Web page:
Mile 60 we met Beth and Cortney. They arrived way too early and had to kill time with beer and the World Cup. We ran to the 100k mark, where Trishul asked me, "Are you going to continue?" Uh, yes. Of course! I took a bite of eggplant parmigiana, Melissa gave me a change of socks, and we took off! I said goodbye to Melissa who was so awesome she was going to work at two aid stations after she left me. THANK YOU!

Beth & Cortney had never paced at a 100 and they were really great - energetic, fun, focused. Cortney was in charge of the directions and she was really great, and I was grateful because my mind was shutting down. Beth on the other hand, was checking out the local scene, noting bars of interest and taking photos. I sucked down an enormous Italian ice and was losing my mind as I lost feeling in my feet.

Broad Channel. Cute houses. Bridges. Cortney navigating. That blister hurt. OMG it hurt. I sucked down gus and my teeth literally ached. Do ultras cause cavities? Ow.

Into the Rockaways. Beth's chatter didn't stop and her and Cortney seemed so sane that I felt like I was probably an alien. We got into mile 71 where I said hello again to Melissa, hugged Wayne, shoveled down food, changed my sneakers to something a half size bigger, and then we took off.
Yes, a large rainbow Italian ice. Oh so refreshing.

Or, we left. My feet were a swollen mess and everything sucked. My mind was a trap and I was stuck in there and I was glad to hear Beth and Cortney dealing with logistics like directions and wasn't that an adorable house and shouldn't we do a summer share down here?

Ray caught up with us as we pulled closer to Riis Beach. At that aid station, they tried to force me to eat. I was hating 100 milers, swearing to never do another one. Seriously, 50 milers are SO much more fun. Why don't I just stick with those? What is wrong with me? Next year I will only do 50s milers...except maybe Umstead and Vermont and Hinson and National 24 Championships and....

I'm an idiot. I'll keep doing 100s.

We crossed the Marine Parkway Bridge. I'm terrified of the bridge and will only either sprint over it and walk clutching someone's hand. We walked uphill and after I was freaked out so much that I couldn't speak, I asked Ray if I could hold his hand. Death grip was more like it. We walked fast. On the top, we began running.

We ran up Flatbush Avenue, which is spooky and feels like forever. And then alongside the Belt, where Wayne goes kitesurfing at Plumb Beach. I saw lots of rabbits and peed in the darkness behind a fence. We kept running.

Then we got into Sheepshead Bay. Beth was like, "WHAT IS THIS? Where are we?" High heels and cologne and fancy cars and clubs and I'm running with a headlamp, looking like a truck ran me over, feeling like it. We got to mile 80 and I said thank you and goodbye to Beth and Cortney and Pete took over.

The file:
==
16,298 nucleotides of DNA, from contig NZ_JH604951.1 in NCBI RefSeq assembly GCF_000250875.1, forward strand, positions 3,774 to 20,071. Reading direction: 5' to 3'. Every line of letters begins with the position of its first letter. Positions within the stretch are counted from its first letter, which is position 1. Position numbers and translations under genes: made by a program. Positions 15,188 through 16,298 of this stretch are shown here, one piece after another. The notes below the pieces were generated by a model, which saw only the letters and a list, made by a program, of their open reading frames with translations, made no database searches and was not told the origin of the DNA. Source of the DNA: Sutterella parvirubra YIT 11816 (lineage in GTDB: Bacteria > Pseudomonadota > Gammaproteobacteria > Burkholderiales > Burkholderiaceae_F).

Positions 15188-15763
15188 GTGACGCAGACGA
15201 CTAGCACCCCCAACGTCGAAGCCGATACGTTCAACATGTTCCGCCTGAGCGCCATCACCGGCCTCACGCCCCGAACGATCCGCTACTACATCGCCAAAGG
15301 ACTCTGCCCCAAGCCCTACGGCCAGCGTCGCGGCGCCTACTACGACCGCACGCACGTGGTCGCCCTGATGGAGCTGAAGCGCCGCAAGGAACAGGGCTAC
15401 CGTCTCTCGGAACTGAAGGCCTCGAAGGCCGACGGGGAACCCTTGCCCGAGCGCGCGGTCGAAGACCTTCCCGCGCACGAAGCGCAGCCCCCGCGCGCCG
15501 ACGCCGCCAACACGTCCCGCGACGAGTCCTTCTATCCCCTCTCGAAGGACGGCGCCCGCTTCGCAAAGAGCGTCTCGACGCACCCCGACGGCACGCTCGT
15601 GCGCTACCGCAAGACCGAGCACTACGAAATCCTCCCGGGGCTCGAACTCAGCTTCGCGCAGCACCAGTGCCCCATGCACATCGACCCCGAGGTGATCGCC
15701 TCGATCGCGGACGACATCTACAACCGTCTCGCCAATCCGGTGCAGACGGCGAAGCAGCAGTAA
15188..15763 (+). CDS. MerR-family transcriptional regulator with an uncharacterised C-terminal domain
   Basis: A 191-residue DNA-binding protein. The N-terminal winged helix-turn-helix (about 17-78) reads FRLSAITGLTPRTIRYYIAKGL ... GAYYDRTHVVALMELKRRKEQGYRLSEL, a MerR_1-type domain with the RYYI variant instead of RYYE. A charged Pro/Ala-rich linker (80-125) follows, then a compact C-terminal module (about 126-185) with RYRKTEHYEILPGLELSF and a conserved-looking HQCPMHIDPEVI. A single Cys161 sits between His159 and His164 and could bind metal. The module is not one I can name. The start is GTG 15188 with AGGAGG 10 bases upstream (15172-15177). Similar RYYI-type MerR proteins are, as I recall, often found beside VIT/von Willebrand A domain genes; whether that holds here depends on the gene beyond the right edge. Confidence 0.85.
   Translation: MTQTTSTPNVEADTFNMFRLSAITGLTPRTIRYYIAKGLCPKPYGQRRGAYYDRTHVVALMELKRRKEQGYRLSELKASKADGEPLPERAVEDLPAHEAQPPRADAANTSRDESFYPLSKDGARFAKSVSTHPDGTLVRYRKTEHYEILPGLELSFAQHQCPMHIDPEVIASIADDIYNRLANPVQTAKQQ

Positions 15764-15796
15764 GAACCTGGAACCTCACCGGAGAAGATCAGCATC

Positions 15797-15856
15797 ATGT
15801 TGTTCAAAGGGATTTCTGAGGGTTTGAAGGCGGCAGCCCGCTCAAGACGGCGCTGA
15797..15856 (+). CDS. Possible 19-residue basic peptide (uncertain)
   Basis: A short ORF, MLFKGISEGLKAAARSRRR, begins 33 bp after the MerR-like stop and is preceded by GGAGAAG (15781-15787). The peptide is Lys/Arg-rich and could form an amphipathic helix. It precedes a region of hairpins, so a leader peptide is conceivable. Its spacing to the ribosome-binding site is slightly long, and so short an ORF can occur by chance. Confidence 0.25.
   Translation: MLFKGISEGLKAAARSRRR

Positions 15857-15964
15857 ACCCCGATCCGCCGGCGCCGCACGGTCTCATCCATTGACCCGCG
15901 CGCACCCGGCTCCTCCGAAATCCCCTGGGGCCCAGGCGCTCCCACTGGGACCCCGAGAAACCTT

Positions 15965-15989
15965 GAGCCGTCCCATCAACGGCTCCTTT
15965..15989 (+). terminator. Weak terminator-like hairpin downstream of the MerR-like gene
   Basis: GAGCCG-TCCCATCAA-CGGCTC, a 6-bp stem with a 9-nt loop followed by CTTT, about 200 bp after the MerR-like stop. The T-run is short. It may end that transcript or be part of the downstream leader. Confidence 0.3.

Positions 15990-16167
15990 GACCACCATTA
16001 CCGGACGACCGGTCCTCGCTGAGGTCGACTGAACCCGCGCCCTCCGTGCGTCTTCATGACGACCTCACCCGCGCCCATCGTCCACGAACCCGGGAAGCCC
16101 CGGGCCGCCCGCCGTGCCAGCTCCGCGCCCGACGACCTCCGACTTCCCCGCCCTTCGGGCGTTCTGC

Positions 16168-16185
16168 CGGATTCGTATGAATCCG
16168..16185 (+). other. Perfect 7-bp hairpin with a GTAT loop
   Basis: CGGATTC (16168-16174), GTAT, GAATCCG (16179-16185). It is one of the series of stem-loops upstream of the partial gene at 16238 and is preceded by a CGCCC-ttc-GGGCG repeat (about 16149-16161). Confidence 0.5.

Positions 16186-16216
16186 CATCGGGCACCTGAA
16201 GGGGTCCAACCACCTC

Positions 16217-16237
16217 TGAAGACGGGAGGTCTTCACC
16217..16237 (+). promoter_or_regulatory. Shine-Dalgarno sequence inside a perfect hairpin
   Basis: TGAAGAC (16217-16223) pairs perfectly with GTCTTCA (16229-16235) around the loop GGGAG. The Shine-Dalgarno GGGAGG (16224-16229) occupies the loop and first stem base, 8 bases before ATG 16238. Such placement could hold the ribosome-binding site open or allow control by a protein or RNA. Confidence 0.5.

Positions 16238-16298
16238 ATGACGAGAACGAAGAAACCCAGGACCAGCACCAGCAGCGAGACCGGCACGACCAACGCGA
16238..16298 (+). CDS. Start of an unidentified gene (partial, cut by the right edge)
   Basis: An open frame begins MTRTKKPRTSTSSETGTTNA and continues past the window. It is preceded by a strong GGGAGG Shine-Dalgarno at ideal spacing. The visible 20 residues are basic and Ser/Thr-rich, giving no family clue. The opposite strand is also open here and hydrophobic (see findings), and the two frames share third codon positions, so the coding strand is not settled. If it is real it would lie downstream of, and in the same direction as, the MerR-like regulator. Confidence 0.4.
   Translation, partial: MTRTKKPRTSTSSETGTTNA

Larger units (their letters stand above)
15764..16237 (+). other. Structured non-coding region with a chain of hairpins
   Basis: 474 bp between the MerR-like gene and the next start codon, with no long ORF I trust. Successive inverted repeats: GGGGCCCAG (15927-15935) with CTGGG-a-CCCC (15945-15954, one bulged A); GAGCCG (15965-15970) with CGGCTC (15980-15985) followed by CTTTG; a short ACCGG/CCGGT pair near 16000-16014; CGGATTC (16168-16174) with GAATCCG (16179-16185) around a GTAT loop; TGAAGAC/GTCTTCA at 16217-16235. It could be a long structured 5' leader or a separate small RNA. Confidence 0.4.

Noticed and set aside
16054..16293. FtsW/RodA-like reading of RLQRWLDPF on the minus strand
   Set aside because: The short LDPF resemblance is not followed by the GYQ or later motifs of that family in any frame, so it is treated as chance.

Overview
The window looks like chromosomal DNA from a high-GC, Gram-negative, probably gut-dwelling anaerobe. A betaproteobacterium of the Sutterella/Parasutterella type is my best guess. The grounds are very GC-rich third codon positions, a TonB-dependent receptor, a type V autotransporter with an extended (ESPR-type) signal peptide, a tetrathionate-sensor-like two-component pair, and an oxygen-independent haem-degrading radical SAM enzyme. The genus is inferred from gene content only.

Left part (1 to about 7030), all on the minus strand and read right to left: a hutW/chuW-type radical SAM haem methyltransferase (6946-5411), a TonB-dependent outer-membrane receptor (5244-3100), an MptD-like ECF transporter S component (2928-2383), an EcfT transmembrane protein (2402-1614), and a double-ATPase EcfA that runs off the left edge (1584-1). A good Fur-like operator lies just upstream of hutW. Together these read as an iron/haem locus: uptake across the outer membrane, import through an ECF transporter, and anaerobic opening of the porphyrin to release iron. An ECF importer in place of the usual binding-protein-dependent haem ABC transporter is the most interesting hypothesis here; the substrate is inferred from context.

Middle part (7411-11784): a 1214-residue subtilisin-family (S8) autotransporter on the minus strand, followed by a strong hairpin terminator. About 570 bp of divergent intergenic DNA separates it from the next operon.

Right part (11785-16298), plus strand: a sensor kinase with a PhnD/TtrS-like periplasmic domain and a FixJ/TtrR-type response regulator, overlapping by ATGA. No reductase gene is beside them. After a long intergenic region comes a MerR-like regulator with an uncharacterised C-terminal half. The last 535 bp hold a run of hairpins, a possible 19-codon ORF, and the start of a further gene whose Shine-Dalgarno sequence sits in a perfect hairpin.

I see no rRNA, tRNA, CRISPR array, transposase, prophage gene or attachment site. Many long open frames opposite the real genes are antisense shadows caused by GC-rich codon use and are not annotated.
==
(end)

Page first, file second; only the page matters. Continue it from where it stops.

Poor Pete. I was out of my mind. My pinky toe hated me. I changed into shoes w the toe cut out but I needed to cut out more. We tried to use glass or something to cut it further, but it was pretty bad. I was in agony. We walked fast or ran and I felt horrible. Pete talked abt triathlons, ultras, so many things. He was great.

Along Shore Road, my arch suddenly hurt. I couldn't run. I was almost in tears. I wanted to stop. Was I hurting myself permanently? I hated this. Along the water, there were tons of people fishing, hanging out, smoking weed, drinking beer, running, making out. It was bizarre. NYC is really the city that never sleeps.

Mile 90. "I want to stop. I really hurt my foot." I cried. The awesome volunteers wouldn't take no for an answer. They iced my foot, put moleskin in my shoe, fed me cookies. 

I hobbled out of there. I hated everything. The ten miles were going to feel endless. In Sunset Park, Pete bought me tea. I was falling asleep and tried to drink it. Stay awake, Cherie. Stay awake.

We hobbled. We talked. Wayne drove by the course and said goodnight. I began running. It hurt, but I could do it.

Mile 95. I have never been so happy to see anyone in my life as I was to see the amazing crew at mile 95. A small shot of rum, which was harsher on my belly than I would have thought. Keep going, girl. The Brooklyn Bridge. I hate this bridge now.

And the streets. Run. Run. Run. Run.

And somehow....done.

Me and Pete at the finish; thanks to Annette Vega for photo
I felt like crap, but was overjoyed at the finish. I sat around for a little bit, chatting. And then I was just too tired. I thanked Phil and Pete and everyone else, got my stuff, and fell into a cab. I got home and showered. I was too tired to eat. I just fell into bed with wet hair and woke up 3 hours later, famished. We went out to brunch and I felt surprisingly okay. Really really hungry.

What an amazing race. Thanks to all the volunteers, my awesome pacers, my kickass boyfriend, Phil & Trishul, and everyone else. I love you all.